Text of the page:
Places That Belong to Everyone

textsolmstead

He died uncertain whether any of his creations would survive into the future. His proposition — maintain valuable center-city land as green space — was tenuous and vulnerable to the developers of housing tracts and racetracks and shopping districts. But Olmsted’s worst fears haven’t been realized. Instead, his creations have become centerpieces, points of pride for scores of communities across the country. Far from receding, Olmsted’s influence has only increased in the century since his death…” — Justin Martin

Frederick Law Olmsted (1822-1903) is perhaps best known for his design (with Calvert Vaux) of New York City’s Central Park. But this visionary gift to future generations is only one of many Olmsted designs that bring “trees and greenery into the congested grid of streets.” In the course of his career, Frederick Law Olmsted designed more than thirty major city parks, the U.S. Capitol grounds, several university campuses, and many planned communities.

But there’s much more to Olmsted’s life, as Justin Martin’s Genius of Place: The Life of Frederick Law Olmsted makes abundantly clear. Olmsted packed many lives into the time he was given: he commanded a medical unit in the Civil War, managed a California gold mine, played a key role in the early preservation of Yosemite Valley, had a long career as a traveling journalist, co-founded The Nation, and was an early and influential abolitionist.

Justin Martin tells a rich story of a remarkable life — a life full of passion, struggle, and triumph. The Land Library wouldn’t be complete without a shelf or two on Olmsted’s life, work, and lasting influence — books such as Genius of Place, and the recent collection (also pictured above), Frederick Law Olmsted: Essential Texts, edited by Robert Twombly.

And here’s a few more Olmsted volumes from the Land Library’s collection:

clearingtexas
A Clearing in the Distance: Frederick Law Olmsted and America in the 19th Century by Witold Rybczynski, and, a real surprise corner of an adventure-filled life — A Journey Through Texas: or a Saddle-Trip on the Southwestern Frontier by Frederick Law Olmsted (named one of the 50 Best Books on the American West by True West magazine).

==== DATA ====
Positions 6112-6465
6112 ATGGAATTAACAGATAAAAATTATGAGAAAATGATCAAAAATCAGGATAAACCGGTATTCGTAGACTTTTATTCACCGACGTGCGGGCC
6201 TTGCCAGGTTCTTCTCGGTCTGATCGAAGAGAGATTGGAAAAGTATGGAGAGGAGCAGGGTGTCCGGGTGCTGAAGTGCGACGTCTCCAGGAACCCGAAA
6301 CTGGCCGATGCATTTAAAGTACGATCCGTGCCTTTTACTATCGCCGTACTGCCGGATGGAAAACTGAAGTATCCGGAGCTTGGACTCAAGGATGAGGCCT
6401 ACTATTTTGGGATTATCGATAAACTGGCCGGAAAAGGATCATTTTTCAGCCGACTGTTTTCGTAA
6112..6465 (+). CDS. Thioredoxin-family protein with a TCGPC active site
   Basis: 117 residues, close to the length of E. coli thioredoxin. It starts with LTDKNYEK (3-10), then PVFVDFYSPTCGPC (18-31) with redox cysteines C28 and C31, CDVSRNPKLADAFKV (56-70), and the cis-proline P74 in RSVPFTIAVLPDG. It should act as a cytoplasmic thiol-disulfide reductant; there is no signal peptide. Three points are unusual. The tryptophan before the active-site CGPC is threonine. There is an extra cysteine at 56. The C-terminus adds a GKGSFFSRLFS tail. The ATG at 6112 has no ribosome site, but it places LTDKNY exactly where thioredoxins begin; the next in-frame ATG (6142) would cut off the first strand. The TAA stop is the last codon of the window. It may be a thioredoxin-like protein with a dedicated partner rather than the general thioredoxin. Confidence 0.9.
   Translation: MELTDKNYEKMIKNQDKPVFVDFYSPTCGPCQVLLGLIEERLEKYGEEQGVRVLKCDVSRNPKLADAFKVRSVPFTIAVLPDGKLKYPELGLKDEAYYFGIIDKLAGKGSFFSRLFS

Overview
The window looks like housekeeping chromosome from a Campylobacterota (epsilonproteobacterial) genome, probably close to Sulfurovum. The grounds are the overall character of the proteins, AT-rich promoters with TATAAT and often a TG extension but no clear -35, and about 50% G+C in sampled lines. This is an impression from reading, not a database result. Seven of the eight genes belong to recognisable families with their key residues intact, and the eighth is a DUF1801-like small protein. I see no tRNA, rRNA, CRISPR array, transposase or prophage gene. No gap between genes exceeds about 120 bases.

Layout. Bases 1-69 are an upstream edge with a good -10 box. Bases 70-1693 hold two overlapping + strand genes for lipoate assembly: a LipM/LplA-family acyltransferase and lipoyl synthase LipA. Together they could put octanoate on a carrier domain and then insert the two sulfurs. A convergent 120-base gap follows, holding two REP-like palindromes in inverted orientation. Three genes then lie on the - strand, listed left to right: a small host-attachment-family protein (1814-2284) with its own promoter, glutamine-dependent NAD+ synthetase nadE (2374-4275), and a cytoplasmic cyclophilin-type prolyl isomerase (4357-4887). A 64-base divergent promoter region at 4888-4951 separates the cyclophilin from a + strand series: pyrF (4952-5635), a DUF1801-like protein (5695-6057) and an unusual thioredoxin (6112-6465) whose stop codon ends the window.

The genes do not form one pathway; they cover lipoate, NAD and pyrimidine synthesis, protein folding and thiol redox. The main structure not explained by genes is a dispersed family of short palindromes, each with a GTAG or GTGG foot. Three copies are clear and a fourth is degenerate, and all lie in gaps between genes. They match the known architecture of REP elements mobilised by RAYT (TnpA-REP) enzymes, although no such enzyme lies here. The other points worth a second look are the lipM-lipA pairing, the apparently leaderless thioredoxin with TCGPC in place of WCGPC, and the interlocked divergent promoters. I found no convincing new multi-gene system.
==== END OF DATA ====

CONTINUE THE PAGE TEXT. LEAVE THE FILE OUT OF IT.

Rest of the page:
kidsbiophilic cities
The Man Who Made Parks: The Story of Park Builder Frederick Law Olmsted by Frieda Wishinsky (at our Waterton Canyon Kids Nature Library), and scores of books that, at least in part, owe their inspiration to Olmsted. Books such as Biophilic Cities: Integrating Nature Into Urban Design and Planning by Timothy Beatley.

And lastly, we love the way Justin Martin decided to end his book Genius of Place — not with the grand arc of Olmsted’s career, but instead with the description of one particular place that he designed:

“Yes, Olmsted is still very much with us. You can read his work….Better yet, you can visit one of his green spaces. These transcendent creations provide a window into his spirit as surely as regarding the Starry Night will rouse Van Gogh.

Perhaps you have a favorite Olmsted spot. I know I do. I walk down the steps of Central Park’s Bethesda Terrace, past the Angel of the Waters statue, and make my way to the edge of the Lake. Then I follow the shoreline to the Bow Bridge and walk across. I like to stand at the water’s edge, soaking up this peerless composition: Vaux’s beautiful bridge, both spanning the Lake and reflected in the Lake, and Olmsted’s untamed Ramble all around.

But this is so far beyond a mere work of landscape architecture. Looking around, I’m always struck by the variety of people — every income group, every nationality, young and old, enjoying a dizzying number of different activities. Here it is, the twenty-first century, and one of Central Park’s original purposes remain very much intact. In the truest sense, this place belongs to everyone. I think Olmsted would be proud.” — Justin Martin

bow bridge
Central Park’s Bow Bridge, New York City

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